Remarks by Bob Stone
Small Business Administration Hammer Award
Indian Treaty Room
Old Executive Office Building
February 5, 1997

Thank you, John. I'm very happy to be here. It's always a pleasure to be in the company of people who are making reinvention happen. And, second, I'm glad to be here because I am a big fan of "plain English."

Of course, "plain English" can mean many things to many people. In The Mother Tongue, a book about the history of the language, Bill Bryson shows how English can be seriously abused and still get the idea across. He quotes a sign he found in an Eastern European hotel: "The flattening of underwear will be the pleasure of the chambermaid." Well, actually, it sounds like old style regulatory language to me.

Maybe under this Hammer Award we should put a sign saying "The flattening of the regulations will be the pleasure of the SBA."

What the Regulatory Reform Team has achieved represents the very best of Reinventing Government. You accomplished an amazing feat under incredibly difficult circumstances achieving a tremendous improvement in customer service and compliance. Or, to put it in plain English, "You done goodt!"

Crunching 548 pages of regulations down to 246 -- while crunching through two furloughs -- while crunching through 47 inches of snow and ice -- and doing it in ten months to hit the Code of Federal Regulations deadlines -- is simply amazing. But even more amazing is the quality of the product.

I am reminded of the old beer commercials where the argument was "Less filling!" versus "Tastes great!" These streamlined SBA regs are not only less filling, they taste great. They make sense, the first time you read them. Let me give you an example. I will read from the old rule and the new rule about firms that are ineligible for SBA assistance. First from the old rule:

"Concerns that are engaged in an illegal activity or are engaged in the production, servicing, or distribution by sale or otherwise of products or services used in connection with an illegal activity. This includes, but is not limited to, the production, servicing, distribution of paraphernalia, products or services that are used or intended to be used primarily or exclusively in connection with the unlawful use of drugs or controlled substances." That's 72 words.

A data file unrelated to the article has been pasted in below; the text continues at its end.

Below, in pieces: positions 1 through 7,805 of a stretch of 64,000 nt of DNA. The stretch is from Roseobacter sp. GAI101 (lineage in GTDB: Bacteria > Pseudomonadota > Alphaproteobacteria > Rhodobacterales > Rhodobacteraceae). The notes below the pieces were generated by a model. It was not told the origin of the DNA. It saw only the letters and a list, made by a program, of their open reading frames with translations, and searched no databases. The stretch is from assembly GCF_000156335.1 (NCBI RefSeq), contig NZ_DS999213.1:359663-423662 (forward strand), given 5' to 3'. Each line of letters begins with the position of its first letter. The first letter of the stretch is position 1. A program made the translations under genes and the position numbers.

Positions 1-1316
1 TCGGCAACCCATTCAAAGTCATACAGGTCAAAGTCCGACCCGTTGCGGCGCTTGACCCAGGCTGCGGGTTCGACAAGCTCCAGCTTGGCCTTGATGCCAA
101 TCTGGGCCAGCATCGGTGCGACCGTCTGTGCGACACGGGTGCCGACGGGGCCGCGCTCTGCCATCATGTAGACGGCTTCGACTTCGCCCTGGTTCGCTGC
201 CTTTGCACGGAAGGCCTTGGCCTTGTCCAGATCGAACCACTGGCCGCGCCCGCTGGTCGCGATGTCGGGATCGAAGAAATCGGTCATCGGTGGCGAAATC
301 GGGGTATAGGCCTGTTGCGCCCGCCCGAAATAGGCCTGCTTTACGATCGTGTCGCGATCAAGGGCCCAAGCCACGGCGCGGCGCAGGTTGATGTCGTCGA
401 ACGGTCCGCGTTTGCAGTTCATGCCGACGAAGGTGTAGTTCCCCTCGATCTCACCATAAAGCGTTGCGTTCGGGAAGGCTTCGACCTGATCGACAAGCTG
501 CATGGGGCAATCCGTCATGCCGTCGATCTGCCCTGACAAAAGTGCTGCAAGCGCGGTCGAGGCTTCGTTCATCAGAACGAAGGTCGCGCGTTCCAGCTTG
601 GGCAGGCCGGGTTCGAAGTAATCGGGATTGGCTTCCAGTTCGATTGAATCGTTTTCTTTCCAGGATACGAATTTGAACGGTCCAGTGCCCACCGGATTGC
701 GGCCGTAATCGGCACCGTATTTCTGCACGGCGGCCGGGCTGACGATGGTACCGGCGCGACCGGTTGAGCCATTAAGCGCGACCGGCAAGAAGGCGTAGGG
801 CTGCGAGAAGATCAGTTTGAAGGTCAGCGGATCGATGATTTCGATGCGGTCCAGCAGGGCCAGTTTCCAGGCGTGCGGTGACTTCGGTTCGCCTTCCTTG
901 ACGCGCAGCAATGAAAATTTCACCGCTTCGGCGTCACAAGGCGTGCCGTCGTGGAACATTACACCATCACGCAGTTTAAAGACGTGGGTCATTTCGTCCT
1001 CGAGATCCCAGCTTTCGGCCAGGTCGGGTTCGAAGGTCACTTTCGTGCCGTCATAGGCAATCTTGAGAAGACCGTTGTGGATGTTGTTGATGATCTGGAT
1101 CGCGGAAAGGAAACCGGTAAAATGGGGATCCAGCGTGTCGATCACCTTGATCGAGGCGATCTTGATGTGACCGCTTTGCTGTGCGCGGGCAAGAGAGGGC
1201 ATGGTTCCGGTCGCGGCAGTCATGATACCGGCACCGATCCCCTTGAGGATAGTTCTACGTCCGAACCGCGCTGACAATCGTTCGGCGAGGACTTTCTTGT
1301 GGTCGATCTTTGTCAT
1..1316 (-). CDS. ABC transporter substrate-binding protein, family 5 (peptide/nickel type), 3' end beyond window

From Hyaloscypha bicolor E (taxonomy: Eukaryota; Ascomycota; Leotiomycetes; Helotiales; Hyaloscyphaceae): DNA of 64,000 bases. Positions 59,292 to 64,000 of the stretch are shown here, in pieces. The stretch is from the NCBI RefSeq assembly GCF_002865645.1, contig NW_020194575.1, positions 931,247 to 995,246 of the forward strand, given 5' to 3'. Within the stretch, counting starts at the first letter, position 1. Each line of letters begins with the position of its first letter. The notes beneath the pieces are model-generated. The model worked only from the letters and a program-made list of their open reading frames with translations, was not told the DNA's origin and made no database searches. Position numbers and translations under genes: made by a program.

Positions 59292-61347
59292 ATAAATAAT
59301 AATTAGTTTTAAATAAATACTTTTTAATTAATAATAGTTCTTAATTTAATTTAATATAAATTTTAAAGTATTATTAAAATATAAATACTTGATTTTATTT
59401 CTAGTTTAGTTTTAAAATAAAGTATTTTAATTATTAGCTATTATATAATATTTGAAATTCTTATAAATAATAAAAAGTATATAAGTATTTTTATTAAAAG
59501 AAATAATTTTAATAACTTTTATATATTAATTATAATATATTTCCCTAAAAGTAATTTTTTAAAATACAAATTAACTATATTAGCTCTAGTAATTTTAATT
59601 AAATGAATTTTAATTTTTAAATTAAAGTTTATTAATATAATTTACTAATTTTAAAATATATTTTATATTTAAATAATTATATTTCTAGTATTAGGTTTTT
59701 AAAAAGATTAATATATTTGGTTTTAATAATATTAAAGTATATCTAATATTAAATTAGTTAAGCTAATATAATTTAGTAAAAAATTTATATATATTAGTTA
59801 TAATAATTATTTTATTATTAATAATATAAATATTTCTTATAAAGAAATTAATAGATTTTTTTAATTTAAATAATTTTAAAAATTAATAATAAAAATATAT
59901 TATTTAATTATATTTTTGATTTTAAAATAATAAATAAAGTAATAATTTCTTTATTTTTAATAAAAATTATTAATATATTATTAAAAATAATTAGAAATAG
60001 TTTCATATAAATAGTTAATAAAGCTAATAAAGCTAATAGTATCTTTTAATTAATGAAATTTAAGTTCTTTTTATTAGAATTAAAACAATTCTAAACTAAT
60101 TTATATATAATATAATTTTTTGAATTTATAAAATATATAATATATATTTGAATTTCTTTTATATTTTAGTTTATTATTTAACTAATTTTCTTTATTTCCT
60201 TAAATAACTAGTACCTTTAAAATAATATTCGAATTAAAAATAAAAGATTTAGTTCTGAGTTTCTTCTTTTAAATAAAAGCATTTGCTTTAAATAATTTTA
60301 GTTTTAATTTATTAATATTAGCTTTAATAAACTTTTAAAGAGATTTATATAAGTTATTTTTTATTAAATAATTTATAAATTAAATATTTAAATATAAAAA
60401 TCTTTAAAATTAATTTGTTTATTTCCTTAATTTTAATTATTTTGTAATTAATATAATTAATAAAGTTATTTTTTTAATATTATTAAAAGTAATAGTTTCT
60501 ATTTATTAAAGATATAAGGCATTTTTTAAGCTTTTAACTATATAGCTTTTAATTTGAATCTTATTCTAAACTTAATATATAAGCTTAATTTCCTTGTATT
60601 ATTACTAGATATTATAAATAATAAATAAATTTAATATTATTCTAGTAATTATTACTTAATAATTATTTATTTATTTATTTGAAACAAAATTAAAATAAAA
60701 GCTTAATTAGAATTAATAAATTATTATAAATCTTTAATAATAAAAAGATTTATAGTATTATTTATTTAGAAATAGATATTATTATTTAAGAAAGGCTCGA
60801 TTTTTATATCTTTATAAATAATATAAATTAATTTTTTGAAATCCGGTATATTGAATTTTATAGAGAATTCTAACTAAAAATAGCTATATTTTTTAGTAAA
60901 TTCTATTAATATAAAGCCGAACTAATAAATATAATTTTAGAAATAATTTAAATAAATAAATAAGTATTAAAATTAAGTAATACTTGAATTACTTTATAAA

Now here's what the new rule says: "Businesses engaged in any illegal activity." Six words.

Gosh, less filling and reads great! But, as a fellow government worker, I can well imagine the painstaking work that goes into making plain, common sense English from 548 pages of that other stuff.

I know how all of you put in enormous hours, rearranging your vacations, working through weekends, and subbing for each other when illness intervened. But your efforts are going to pay for themselves over and over. For one thing, whole forests are going to breathe easier not just because you halved the number of pages, but also because the new user-friendly regs are accessible on the SBA homepage and on the U.S. Business Advisor. And when forests breathe easier, so do we.

Another point is that when people understand a regulation, they are more likely to follow it. The Vice President said that government should focus on compliance, not enforcement. Your plain English SBA regulations are much more likely to result in compliance rather than be ignored out of frustration and confusion.

The President and the Vice President also said that regulations should be eliminated when possible and re-written -- or "flattened" into plain English -- when that isn't possible. The SBA is a first and best example of an agency who prove that it can be done, and it should be done.

And most importantly, I am certain that many new small businesses will succeed where they might have failed because of your efforts. They won't need a bank of lawyers -- no offense to any lawyers present -- that they can't afford to tell them what all those words mean.

Small businesses are America's number one creator of new jobs. The more small businesses that succeed, the fewer unemployed. More people working means healthier families. More Americans with jobs also lessens the welfare burden, and helps stabilize Social Security. It also reduces the national debt by increasing the tax rolls. Less national debt lowers interest rates, permitting more people to buy their own homes. Your SBA regulatory rewrite may have saved civilization as we have known it!

But seriously, I know the Vice President shares my view that you are real patriots. All of us realize that Reinventing Government is an important part of the serious business of rebuilding the faith of the American people in their government.

It is with pleasure that I present this Hammer Award to your fearless leader, John Spotilla and to Dave Kohler on behalf of all the members of the SBA Regulatory Reform team.

Before we present the award and certificates, let me say on behalf of President Clinton and Vice President Gore the two best words of "plain English" I know -- thank you.

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